"I don't see it as an offense. It is honest communication," Miller said, adding that it is the patron's responsibility to be informed and vocal about their allergies and identify themselves to the restaurant staff. In turn, it is the restaurant's responsibility to say to what extent they can feed that person.
"Once you take your own needs seriously and respect them, other people respond to that," Miller said.
But this was not always the case. The restaurant industry has been slow to embrace food allergy, given how difficult it is to train staffs that have a high rate of turnover, said Anne Muñoz-Furlong, who's chief executive of the Food Allergy and Anaphylaxis Network. In addition, the process of calling food suppliers to learn what ingredients are in the foods restaurant kitchens buy can be difficult.
But Dominique Tougne, executive chef at Bistro 110 in Chicago, said he believes attitudes toward the process are changing.
"For most of the [chefs], it used to be the pain in the butt," Tougne said. "Things have changed. People really pay attention to those people."
Like chef Tsai, Tougne also has children with serious food allergies, and he pays close attention to diners with allergies at his restaurant.
Tougne launched a new series of allergen-free dinners this year targeting one category of food allergy at a time. Tougne wanted to show that classic French cuisine can be adapted and enjoyed by people who might not be able to eat unmodified French food.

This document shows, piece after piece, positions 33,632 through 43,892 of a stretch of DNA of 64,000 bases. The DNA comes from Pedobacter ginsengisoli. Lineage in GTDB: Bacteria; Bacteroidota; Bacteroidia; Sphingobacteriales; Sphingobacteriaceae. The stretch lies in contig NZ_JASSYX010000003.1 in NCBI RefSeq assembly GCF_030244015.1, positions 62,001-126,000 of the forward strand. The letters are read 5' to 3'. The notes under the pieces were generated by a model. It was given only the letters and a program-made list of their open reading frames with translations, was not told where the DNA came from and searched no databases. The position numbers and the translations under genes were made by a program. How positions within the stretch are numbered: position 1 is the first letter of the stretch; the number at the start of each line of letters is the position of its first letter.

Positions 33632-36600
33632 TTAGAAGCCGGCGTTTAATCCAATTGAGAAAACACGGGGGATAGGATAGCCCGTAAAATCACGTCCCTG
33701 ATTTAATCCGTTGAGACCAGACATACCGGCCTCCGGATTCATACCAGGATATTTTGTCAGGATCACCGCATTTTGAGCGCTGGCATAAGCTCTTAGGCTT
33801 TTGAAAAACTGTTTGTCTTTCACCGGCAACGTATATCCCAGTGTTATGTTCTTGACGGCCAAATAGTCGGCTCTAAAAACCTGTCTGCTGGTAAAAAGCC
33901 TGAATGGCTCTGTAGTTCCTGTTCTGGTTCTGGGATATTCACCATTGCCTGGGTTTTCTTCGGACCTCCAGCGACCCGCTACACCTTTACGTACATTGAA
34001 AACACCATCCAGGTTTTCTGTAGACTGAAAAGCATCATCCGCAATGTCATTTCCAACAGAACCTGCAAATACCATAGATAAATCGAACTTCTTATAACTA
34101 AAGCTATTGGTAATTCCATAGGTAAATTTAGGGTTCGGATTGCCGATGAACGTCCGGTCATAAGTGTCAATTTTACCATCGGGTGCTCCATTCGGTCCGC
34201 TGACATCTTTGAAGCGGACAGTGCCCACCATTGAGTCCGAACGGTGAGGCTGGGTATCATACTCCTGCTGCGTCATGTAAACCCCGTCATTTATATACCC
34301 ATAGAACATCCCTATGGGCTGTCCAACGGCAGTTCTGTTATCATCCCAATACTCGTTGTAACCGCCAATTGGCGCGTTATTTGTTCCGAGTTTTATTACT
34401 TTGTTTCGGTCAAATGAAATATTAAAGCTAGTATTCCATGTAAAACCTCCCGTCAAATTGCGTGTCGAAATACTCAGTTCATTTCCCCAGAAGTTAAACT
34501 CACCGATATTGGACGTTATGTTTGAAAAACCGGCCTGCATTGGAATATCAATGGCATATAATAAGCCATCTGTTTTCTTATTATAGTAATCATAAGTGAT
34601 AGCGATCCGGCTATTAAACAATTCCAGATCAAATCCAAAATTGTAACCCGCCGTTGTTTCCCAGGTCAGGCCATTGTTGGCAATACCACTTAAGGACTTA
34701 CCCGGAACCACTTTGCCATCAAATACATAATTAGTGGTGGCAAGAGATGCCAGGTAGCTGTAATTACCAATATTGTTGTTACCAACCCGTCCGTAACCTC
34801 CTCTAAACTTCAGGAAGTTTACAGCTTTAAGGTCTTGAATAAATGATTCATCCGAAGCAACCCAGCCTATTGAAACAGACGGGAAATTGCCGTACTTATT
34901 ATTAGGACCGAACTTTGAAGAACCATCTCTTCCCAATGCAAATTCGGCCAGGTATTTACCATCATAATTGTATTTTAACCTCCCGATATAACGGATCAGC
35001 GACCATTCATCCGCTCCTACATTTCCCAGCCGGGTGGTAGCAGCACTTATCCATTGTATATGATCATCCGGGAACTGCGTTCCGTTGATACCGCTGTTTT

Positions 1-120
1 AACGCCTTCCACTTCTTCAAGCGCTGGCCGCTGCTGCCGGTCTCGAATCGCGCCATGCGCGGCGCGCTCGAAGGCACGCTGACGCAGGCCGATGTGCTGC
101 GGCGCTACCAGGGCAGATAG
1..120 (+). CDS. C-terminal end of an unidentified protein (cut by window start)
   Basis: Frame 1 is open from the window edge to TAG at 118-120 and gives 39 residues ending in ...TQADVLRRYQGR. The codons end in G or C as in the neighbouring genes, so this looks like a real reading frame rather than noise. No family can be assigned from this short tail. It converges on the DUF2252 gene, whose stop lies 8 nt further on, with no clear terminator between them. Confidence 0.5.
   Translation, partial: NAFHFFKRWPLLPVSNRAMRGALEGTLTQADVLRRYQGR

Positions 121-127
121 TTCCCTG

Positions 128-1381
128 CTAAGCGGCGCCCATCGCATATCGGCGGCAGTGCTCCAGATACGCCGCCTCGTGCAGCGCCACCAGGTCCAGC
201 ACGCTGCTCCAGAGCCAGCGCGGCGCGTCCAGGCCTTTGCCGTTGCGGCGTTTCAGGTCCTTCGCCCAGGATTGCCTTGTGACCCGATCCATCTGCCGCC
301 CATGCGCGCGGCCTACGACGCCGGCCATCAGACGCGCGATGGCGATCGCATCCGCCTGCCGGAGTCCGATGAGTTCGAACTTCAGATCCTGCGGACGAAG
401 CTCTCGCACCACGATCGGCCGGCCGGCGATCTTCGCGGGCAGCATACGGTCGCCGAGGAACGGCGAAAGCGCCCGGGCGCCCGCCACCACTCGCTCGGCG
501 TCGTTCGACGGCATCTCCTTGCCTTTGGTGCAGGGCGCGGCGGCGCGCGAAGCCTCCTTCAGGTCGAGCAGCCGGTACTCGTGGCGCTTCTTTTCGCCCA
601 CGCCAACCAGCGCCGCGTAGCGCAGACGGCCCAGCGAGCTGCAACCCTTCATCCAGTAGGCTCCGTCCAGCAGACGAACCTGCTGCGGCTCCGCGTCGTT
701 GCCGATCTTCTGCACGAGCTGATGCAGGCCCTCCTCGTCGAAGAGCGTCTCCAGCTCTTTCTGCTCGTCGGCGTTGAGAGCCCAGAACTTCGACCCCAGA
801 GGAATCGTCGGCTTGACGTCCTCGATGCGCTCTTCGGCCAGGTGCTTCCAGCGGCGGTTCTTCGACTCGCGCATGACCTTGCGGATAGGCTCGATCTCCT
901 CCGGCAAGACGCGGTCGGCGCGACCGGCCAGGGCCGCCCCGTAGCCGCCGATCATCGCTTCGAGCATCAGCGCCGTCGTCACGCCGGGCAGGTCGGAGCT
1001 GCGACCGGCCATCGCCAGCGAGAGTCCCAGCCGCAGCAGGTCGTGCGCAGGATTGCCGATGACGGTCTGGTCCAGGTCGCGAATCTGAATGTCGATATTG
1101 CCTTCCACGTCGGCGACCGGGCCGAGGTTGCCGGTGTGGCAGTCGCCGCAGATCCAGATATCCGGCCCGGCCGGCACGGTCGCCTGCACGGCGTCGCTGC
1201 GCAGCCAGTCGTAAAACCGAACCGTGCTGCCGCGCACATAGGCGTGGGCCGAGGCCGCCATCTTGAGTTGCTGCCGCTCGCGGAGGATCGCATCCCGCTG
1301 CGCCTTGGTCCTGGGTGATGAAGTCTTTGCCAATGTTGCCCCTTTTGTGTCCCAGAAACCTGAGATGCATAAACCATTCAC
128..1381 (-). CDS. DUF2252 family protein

"This can't be considered a trend," Tougne said. "The allergic reactions of the people are not going to go away in six months."
Dr. David Resnick, director of the Allergy and Immunology Division at New York Presbyterian Hospital, estimates that there are about 200 fatalities each year from food allergies, with the highest incidences of death among teenagers and patients of any age eating in restaurants.
And then there are the thousands of people who survive the often scary and dangerous reactions from food allergies every year.
"At the present time there is no treatment [for allergies]," Resnick said. "The only treatment is avoidance."
Many of the large, family-style chain restaurants get it. About 3 million children in the United States have food allergies, according to the allergy network.These children eat out with their families, and the restaurant industry reflects that demographic. Places like McDonald's, Outback Steakhouse, and P.F. Chang's China Bistro post their menus online, provide nutrition and allergen information, and sometimes offer limited allergen-free menus. These restaurants also may include sessions on allergies and safety in their staff training.
But as children with allergies get older, they will be going to a wider variety of restaurants. Being offered limited menu items or getting turned away because the kitchen is not careful about cross contamination with potential allergens will be unacceptable, industry observers say. These restaurants will need to have systems in place to handle food preparation for allergic customers, the allergy network's Muñoz-Furlong said.
And paying attention pays off.
"It makes good business sense," Muñoz-Furlong said. "They become your best customers because they're very loyal."
Chefs Tsai and Tongue believe their business increases as their reputation for being allergy-friendly grows.